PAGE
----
How do veteran nurses react to...

  1. ...second career nurses?

    I am working on my pre-reqs to get into nursing school next fall, and if everything works out, I would graduate in Spring '09, at the age of 40. I was wondering how nurses generally feel about this. How will my co-workers take to me, a 40 yr old man, starting over in a field they may have been working in since their mid 20s? I've heard good and bad from a few friends who work in hospitals and was hoping you all might let me know what you think, how you would react, or any good stories you can share about working with older grads just starting out in nursing.

    At 37, I know much more about myself than I did at 27, and know I have a great deal of compassion, I'm customer service oriented, and I work well under pressure. I think these will be assets in nursing.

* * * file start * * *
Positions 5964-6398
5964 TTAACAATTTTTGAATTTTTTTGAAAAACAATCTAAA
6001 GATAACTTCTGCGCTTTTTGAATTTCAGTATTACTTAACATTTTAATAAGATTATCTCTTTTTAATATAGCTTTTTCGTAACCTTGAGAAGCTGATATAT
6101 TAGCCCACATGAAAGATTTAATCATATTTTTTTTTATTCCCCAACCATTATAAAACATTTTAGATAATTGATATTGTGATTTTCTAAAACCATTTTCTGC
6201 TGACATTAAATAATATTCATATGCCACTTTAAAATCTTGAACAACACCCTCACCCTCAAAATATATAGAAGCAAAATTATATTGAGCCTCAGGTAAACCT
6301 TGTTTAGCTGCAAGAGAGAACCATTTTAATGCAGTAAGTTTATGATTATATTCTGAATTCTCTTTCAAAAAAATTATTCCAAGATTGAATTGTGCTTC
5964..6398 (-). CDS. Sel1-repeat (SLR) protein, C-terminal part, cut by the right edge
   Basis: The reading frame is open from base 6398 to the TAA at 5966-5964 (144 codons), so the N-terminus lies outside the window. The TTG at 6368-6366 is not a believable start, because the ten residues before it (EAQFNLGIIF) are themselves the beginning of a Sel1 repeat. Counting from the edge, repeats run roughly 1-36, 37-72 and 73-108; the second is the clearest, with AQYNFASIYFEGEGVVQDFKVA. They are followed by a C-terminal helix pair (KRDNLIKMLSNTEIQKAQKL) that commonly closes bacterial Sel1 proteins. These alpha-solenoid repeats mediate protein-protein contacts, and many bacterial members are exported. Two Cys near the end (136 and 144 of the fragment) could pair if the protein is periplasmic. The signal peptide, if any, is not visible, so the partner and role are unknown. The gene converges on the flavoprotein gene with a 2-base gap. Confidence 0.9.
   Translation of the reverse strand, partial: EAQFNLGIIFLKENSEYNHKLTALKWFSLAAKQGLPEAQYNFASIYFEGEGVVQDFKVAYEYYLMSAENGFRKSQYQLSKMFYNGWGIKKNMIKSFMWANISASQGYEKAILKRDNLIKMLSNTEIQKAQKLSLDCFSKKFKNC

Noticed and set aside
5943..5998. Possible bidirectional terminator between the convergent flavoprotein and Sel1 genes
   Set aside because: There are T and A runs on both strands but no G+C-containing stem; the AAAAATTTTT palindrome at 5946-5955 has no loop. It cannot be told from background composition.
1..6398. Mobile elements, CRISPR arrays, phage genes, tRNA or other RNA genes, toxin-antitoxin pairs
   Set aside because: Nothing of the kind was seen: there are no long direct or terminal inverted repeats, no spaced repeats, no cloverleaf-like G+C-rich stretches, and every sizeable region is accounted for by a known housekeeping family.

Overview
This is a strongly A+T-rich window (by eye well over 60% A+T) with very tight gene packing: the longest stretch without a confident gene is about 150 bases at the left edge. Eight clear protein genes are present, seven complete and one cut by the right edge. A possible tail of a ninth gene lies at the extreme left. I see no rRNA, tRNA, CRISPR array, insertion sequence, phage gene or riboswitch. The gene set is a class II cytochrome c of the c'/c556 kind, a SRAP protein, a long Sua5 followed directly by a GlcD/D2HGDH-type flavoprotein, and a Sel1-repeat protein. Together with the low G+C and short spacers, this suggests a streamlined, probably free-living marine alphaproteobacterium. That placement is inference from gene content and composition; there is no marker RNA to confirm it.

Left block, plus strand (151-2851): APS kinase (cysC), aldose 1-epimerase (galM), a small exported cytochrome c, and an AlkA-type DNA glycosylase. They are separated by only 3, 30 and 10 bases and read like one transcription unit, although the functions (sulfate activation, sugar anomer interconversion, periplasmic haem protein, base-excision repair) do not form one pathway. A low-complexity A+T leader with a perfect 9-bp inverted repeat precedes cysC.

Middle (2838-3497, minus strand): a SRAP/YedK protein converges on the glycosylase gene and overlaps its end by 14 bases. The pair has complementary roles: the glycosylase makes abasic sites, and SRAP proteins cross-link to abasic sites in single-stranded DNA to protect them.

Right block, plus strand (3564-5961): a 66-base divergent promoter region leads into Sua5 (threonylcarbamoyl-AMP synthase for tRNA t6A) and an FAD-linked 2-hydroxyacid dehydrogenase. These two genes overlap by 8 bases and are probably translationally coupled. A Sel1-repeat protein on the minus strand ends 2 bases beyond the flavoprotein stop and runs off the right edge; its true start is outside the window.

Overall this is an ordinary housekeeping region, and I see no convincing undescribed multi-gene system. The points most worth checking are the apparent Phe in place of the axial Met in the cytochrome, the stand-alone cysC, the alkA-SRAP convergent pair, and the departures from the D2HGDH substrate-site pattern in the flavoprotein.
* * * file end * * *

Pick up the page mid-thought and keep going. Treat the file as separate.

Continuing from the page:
Last edit by Asklepios on Aug 22, '06
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    About Asklepios

    Joined: Aug '06; Posts: 95; Likes: 20

    25 Comments

  3. by   begalli
    You will find that you will not be the only person in your nursing program who are both second career students and in their 30's (and probably, maybe, men). Once done with your program, you will be a welcome relief!
  4. by   puggymae
    I had a 67 year old woman in my nursing class whose husband died and she needed to support herself! She did great. I think older students add to the class because they have alot of life experience.
  5. by   weirdRN
    As an older student, 2nd carreer myself, I often wondered how I was looked at by the eighteen and nineteen year olds in my class. Even though I was only ten or twelve years older than most of them, sometimes, I felt ancient.

    I know that I kind of looked at them as being just young and not all that expereinced with life. I wondered how they would relate to the aging population that is currently starting to fill our hospitals and nursing homes. I got frustrated very quickly with some of the less driven, less hard working people in my classes. I often wondered how they passed classes when they were out drinking and partying all weekend and sleeping through classes.